Magic may just be about connecting the dots…
What else but magic would have transported me from suburban Brussels to a tiny desert island in remote Papua New Guinea, presented me with the chance to host an Australian top linguist, and through him, find and follow the path of documenting a non-European language?
It started on a desert island off the north coast of PNG in 1992, but of course it started long before that…
It started when I met an adventurer in Brussels. And I met him through a primary school friend.
And I met that one because I had to change school. Mine didn’t accept boys, and my parents wanted my brother and myself to be in the same school.
So, I moved school when I was grade 6 and came to sit next to Michel, still a good friend 48 years later, who met his lovely Canadian wife on THAT same tiny island in remote PNG, somewhere halfway between Brussels and Calgary. But that is another serendipitous encounter story…
I remained in touch with Michel throughout high school and then uni. He went towards sciences. I went towards languages. Germanic languages. But that one teacher, that old professor, had asked us, at the beginning of the school year what languages we spoke, adding “I mean, not Indo-European languages, of course…”.
And it was from that moment on that I wished to meet and maybe tame one of these extraordinary creatures: a non-Indo-European language…
Time went on. Through Michel, I met my partner, the Adventurer.
And with the Adventurer, I went to Papua New Guinea. The University of Brussels had a tiny, basic marine biology research station there---the initiative of yet another amazing old professor, who envisioned to do marine biology research where nobody had done it before...
I arrived for the first time in PNG in June 1986, and fell in love on the spot, a thunderbolt the moment I stepped off the plane. That love grew stronger and more distinct with every minute, week, month, year, decade, decades I spent there, and with every experience, adventure, exploration, encounter, sight, view, feeling, as time passed.
I had years of life on a desert coral island, with corals at the doorstep, hikes on the mainland through all landscapes, dives on wrecks and reefs, paddling up and down rivers, walks through villages and through gardens and through settlements. And throughout, encounters with people, trees, fishes, more people, birds, funny animals, amazing people, gorgeous people, human people, funny people, more trees, flowers, rivers and creeks, more people. And most of these people were speaking non-Indo-European languages. They taught me the first one, Melanesian Tokpisin---Austronesian-based, which still today I vigorously defend as NOT being “broken English” (as mono-lingual English-speaking expats would like to have it).
From daily contact with my neighbors, I learned a bit about their local languages---over 700 of them in PNG. The Awar language, I learned later, is spoken by just over 1000 people, in three distinct villages along Hansa Bay, 30 km North of Bogia along the coast, 250 km North of Madang. I set myself to learn it. Funny, even though I had heard about linguists and about Bible translators---numerous in this linguistic paradise---I never thought about their correlation to my dream.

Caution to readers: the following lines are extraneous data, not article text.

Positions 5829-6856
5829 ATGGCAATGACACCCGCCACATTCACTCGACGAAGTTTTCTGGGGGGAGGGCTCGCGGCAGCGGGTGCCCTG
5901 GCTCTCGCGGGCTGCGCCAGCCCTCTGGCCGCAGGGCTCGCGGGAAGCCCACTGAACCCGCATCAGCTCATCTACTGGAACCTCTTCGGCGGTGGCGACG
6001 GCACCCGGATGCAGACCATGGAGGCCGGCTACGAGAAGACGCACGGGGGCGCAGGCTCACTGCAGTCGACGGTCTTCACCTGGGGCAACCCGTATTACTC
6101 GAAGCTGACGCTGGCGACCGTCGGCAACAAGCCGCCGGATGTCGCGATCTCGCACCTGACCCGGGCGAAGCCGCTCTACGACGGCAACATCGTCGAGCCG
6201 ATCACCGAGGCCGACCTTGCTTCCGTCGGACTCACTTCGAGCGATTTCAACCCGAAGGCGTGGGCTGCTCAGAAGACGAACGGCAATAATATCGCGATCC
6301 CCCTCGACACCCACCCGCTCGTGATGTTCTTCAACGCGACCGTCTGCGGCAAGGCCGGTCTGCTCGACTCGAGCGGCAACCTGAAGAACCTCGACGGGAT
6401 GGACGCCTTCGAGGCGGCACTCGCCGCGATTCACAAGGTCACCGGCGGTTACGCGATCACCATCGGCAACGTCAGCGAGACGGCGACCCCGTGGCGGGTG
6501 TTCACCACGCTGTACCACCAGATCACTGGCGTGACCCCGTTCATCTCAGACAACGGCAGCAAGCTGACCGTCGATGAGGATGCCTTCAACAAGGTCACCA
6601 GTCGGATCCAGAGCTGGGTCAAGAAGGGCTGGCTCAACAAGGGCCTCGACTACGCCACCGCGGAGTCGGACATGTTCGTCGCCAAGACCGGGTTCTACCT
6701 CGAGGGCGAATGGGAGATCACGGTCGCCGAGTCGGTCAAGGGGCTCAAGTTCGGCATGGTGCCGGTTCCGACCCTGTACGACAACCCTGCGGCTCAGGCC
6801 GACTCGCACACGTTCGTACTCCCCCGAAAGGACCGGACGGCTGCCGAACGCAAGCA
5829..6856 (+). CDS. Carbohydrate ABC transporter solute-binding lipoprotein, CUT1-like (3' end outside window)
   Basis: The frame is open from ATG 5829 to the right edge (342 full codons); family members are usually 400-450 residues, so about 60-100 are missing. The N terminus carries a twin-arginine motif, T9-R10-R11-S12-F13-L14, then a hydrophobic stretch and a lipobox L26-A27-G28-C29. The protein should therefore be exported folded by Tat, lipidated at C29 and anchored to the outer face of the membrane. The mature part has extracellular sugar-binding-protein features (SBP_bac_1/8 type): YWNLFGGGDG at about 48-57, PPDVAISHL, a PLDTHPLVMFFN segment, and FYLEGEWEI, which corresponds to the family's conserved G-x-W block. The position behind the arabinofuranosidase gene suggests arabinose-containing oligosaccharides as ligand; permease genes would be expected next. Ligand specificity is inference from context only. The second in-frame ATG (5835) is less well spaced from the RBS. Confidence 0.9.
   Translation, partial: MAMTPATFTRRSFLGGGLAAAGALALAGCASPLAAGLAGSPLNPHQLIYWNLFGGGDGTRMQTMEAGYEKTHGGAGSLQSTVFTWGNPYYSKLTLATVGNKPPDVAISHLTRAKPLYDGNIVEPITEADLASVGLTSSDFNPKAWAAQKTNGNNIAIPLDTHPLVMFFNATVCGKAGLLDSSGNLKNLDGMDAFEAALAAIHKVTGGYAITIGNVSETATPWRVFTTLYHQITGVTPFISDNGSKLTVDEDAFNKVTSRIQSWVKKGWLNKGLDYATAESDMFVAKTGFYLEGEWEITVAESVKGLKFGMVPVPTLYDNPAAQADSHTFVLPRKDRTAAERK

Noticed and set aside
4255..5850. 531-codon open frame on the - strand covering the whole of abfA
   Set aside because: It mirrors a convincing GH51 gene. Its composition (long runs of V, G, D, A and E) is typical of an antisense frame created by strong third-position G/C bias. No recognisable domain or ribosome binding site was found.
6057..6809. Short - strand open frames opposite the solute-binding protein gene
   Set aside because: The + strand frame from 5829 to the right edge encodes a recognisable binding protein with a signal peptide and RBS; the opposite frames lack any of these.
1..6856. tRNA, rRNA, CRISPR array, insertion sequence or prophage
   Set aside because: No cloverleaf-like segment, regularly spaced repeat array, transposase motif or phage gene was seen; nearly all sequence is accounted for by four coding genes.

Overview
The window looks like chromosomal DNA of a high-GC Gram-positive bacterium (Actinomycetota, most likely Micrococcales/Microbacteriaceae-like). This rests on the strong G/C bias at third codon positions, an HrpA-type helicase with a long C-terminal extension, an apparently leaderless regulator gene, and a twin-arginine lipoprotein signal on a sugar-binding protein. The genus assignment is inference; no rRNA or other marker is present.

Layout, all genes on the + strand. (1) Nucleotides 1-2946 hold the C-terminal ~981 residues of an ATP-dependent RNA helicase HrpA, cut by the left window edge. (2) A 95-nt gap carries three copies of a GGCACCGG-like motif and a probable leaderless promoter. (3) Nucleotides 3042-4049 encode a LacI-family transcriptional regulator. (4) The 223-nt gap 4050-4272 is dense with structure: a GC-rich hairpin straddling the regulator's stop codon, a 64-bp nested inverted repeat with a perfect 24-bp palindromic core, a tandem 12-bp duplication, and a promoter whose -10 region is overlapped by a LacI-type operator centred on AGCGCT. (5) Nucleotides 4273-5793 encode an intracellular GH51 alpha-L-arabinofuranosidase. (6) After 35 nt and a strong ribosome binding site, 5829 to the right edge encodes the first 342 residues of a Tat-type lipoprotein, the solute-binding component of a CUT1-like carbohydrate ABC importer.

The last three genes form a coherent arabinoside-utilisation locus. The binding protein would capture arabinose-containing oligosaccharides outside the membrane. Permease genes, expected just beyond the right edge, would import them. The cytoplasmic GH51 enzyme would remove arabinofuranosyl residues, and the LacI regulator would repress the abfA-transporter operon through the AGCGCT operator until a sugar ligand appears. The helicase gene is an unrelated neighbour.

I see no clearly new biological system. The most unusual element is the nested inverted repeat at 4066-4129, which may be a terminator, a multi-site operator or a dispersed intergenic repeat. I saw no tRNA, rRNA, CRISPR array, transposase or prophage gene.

After two years of my blissfully floating on the island but failing to grasp the proximity of my dream, the Universe saw that a drastic move was required to shake me out my obtuseness. The Professor landed on Laing Island from a little banana boat, politely asking if he and his friends could come and spend a week with us to recover from demanding fieldwork on the mainland; and at the same time do some comparative investigation---he had been working on Watam, the language related to Awar, at the mouth of the Sepik.
I turned him away! I was rude! I told him that we were just coming out of a demanding time with demanding scientists ourselves, needed space, needed time on our own, and would he please accept no for an answer, and a maybe in one week’s time?
He and they came back one week later. So nice and pleasant and happy with the basic comfort and helpful and easy to get along with.
And that first evening over dinner, he explained what his job and mission and hobby and passion was: languages.
And, as it happened, non-Indo-European languages. He was describing them and putting them into writing. That was what he was doing. As his main pastime.
And I had thought I knew a lot about our area, because I had opened my ears and eyes. Well, as I was listening to him, then my ears REALLY popped open.
I could not sleep that night. Not an instant. I spent the night looking at the ceiling and my brain making bubbles over what I had heard. I wanted to do that. Just that. That is exactly what I wanted to do. But, of course, The Professor would laugh at me and my dream. Who was I? Who did I think I was to tackle such an immense dream? And I was going back to Belgium the following month anyway, and had no idea when I would come back to Awar.
At dawn, I got up, and went for my customary morning walk around the island. Sunrise over the distant volcano, the moods of the sea and the waves, the daily wonder of the beach and the new treasures deposited overnight by the tide---I had bowls full of beach combing treasures.
That day I found a sign. I was looking for one, and when you look, you usually find one. My sign was a piece of coral that had the shape of the Hebrew letter shin, the sign for God. So obviously it was a sign that I could summon the courage to ask The Professor what he thought about my views on work on the Awar language – and to weather his laughter if needed.